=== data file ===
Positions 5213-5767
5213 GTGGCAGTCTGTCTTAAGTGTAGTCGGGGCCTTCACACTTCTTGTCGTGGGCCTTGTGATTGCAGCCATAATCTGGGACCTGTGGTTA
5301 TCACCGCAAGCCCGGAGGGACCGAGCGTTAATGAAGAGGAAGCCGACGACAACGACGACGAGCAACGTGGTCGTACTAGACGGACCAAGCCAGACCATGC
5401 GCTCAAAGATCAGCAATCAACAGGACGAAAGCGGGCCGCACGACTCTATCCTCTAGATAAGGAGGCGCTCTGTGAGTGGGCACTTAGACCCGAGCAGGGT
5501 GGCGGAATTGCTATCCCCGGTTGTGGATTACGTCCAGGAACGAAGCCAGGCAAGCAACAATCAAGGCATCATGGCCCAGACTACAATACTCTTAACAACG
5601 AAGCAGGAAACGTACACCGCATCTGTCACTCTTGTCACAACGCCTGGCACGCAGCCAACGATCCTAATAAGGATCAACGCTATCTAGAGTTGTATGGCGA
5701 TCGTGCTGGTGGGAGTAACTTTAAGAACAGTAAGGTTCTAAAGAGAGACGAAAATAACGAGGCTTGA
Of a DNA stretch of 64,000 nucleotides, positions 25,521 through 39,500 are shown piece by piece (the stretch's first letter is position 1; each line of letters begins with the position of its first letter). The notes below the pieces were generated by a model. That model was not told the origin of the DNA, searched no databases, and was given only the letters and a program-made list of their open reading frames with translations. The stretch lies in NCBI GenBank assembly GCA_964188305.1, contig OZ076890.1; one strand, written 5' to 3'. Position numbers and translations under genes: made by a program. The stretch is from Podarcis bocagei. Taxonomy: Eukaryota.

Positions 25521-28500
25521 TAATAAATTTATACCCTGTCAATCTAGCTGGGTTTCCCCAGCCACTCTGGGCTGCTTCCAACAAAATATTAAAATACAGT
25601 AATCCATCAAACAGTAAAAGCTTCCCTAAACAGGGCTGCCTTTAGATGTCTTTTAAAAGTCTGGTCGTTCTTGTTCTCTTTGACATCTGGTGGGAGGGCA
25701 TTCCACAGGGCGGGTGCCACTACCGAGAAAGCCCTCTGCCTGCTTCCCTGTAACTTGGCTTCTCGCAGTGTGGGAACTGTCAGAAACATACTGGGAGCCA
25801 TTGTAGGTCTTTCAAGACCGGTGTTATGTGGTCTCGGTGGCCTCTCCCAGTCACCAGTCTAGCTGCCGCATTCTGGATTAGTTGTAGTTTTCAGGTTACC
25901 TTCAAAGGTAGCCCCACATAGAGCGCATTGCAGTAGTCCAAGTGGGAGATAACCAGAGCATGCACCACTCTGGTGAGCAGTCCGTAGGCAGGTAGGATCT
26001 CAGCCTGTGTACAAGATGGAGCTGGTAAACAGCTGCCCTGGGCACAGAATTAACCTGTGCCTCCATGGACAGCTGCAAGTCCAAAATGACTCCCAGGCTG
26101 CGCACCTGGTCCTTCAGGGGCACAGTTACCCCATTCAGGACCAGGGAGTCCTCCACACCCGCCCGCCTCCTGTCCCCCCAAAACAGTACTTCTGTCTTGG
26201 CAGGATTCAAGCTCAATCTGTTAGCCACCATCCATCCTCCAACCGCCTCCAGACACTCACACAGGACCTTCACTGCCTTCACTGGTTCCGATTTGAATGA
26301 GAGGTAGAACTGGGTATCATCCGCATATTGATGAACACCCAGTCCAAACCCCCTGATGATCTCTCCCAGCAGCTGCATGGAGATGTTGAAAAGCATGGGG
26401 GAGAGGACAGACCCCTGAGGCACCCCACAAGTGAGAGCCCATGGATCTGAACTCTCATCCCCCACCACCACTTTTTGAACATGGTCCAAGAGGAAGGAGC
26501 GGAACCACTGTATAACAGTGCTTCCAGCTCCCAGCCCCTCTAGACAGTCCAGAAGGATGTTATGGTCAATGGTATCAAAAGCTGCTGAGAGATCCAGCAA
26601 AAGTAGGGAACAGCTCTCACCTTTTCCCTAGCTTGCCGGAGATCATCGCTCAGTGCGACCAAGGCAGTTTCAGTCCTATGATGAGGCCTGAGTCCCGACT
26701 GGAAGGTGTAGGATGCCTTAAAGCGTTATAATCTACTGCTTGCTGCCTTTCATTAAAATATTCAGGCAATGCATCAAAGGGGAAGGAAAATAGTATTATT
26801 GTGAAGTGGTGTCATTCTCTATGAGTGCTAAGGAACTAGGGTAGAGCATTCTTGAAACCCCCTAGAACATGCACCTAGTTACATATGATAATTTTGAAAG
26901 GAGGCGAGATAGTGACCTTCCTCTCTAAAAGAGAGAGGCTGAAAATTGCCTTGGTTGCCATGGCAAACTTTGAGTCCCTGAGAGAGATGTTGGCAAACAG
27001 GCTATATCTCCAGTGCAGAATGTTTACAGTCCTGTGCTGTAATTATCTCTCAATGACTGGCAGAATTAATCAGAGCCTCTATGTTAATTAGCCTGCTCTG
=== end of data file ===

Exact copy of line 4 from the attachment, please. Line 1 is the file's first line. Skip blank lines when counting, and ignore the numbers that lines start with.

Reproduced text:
5401 GCTCAAAGATCAGCAATCAACAGGACGAAAGCGGGCCGCACGACTCTATCCTCTAGATAAGGAGGCGCTCTGTGAGTGGGCACTTAGACCCGAGCAGGGT